Fats and Lymphatic Health Part 1

    When you read or hear that someone ate fat and something happened, such as in published research, be aware that there are many different types of fats.  Each of those fats are metabolized differently and have varying effects in the body. A discussion of fat can become quite complicated. Here’s a (very simplified) overview to help you understand different types of fat and the implications for lymphatic health.

Classes of Fat:  Saturated and Unsaturated

     Saturation refers to whether the fat’s carbon atoms have hydrogen attached or if the carbon atoms are bonded to other carbon atoms.  If hydrogen is attached to all the carbon atoms that fat is said to be “saturated.” There is a range of saturated and unsaturated fats depending on how many carbon atoms have hydrogen attached.  Natural foods have a mixture of both. Animal fats tend to be mostly saturated fat, but they also contain unsaturated fat. Foods that contain unsaturated fats typically include saturated fats as well. Monounsaturated fats (one carbon not linked to hydrogen) include olive oil, avocado oil and sunflower oil.  Polyunsaturated fats (more than one carbon not linked to hydrogen) include omega fatty acids.

     Fatty acids can be long chain, short chain or medium chain, and then, even-chained or odd-chained, with quite an astounding number of combined variations.  You can see that there are potentially thousands of combinations. Each combination acts differently in the body. Fats can be consumed directly or they can be made in the body by the liver, out of carbohydrates.

Fat Transport in the Body

     When three of these fatty acids attach to a glycerol molecule they form a triglyceride. Fat does not dissolve in blood, so for fat to be transported to where it is needed, most triglycerides are bundled by the liver into lipoproteins which can travel freely in blood. They travel through the bloodstream until they reach cells where the fatty acids are absorbed and used.  There are many different types of lipoproteins particles, dependent upon their function and makeup. You have probably heard of HDL (High Density Lipoprotein) and LDL (Low Density Lipoprotein), but there are many more lipoprotein variants including IDL (Intermediate Density Lipoprotein) and chylomicrons.  Most of these particles contain cholesterol, a type of lipid, so all the particles have come to be known as cholesterol by the medical community.  That is not a very enlightening or useful term. When you get a “cholesterol panel” through your doctor’s office, you would be better off getting what is called a “lipid panel” which gives a breakdown of the types of particles you have.  You can ask for an “NMR (Nuclear Magnetic Resonance) Lipoprofile Test” which will give you much more detailed and useful information.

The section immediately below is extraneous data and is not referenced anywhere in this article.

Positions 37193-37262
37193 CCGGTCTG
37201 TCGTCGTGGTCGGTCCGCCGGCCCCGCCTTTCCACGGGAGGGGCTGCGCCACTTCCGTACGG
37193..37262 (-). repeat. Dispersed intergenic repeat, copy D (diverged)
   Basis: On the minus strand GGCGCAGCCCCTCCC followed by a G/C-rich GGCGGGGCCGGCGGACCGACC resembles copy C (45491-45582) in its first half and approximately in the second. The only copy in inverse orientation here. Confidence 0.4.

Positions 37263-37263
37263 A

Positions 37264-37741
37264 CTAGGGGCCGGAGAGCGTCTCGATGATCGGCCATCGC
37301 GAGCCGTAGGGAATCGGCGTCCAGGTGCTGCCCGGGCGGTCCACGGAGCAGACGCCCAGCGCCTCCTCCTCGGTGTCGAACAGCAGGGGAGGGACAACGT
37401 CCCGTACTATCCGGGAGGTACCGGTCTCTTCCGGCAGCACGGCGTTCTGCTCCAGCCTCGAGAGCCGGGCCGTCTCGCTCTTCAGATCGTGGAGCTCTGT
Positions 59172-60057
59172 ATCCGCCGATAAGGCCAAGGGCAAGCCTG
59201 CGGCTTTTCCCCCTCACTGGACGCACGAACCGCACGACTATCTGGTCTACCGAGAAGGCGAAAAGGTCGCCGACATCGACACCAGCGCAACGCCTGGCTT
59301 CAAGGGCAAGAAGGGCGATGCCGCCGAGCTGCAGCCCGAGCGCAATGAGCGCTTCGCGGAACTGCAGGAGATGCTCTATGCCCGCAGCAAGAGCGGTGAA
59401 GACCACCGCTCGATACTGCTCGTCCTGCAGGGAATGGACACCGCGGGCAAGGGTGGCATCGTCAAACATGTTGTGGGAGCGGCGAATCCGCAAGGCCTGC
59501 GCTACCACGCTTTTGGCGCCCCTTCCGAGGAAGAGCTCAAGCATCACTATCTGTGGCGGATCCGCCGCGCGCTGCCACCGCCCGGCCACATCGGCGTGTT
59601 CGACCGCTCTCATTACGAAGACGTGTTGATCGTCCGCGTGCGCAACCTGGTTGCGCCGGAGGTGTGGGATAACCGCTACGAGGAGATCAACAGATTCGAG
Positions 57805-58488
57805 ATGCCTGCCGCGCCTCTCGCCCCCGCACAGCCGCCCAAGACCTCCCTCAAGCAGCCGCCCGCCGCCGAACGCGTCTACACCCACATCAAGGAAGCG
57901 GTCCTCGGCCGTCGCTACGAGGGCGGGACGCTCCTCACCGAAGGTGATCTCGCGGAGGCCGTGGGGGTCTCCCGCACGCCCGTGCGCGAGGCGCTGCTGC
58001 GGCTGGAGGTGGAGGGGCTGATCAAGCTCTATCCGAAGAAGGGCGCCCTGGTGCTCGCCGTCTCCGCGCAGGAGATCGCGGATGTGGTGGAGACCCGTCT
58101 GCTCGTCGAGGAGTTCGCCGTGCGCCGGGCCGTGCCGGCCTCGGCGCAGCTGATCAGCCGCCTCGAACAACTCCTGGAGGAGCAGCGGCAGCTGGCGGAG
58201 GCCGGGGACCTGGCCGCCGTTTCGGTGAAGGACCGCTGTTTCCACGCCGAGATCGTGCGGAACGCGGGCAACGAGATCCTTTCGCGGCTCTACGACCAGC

Of particular importance to the lymphatic system is the chylomicron.  When dietary fat is consumed, it is packed into chylomicrons which are large lipoproteins.  Chylomicrons are picked up by the intestinal lymphatics, or lacteals, and enter the bloodstream directly, via the thoracic duct, which is a very large lymphatic vessel that empties into a major blood vessel just below the collar bone. This is how much of our dietary energy gets into our energy storage system.  When chylomicrons encounter adipocytes, or fat cells, triglycerides are removed from the chylomicrons, and the chylomicrons shrink down to virtually nothing.

     Chylomicrons, however, do not convert to LDL and have nothing whatsoever to do with heart disease.  Interestingly, this is agreed upon even by those who think saturated fat in the diet is deadly.

     LDL, though, has been associated with cardiovascular disease.  The only way to have high LDL is to start with VLDL (Very Low Density Lipoprotein) which is made by the liver when eating carbohydrates.  Yet, despite this knowledge we are continually told, in all seriousness, that eating saturated fat raises our LDL levels and causes us to die prematurely of heart disease.  That hypothesis does not, and cannot make any sense from a biological or physiological perspective. Once the liver and muscles are full of sugar (stored as glycogen) the body can do absolutely nothing else with it, but turn it into fat.  According to Dr. Malcolm Kendrick,  https://drmalcolmkendrick.org/ this is basic, incontrovertible science. When you understand the science, you find yourself looking at the so-called diet/heart hypothesis, which says that fat in the diet raises LDL levels, leading to heart disease, and you understand that this does not make any sense at all.  Yet, eating carbs is supposed to be healthy, and eating saturated fat is supposedly unhealthy.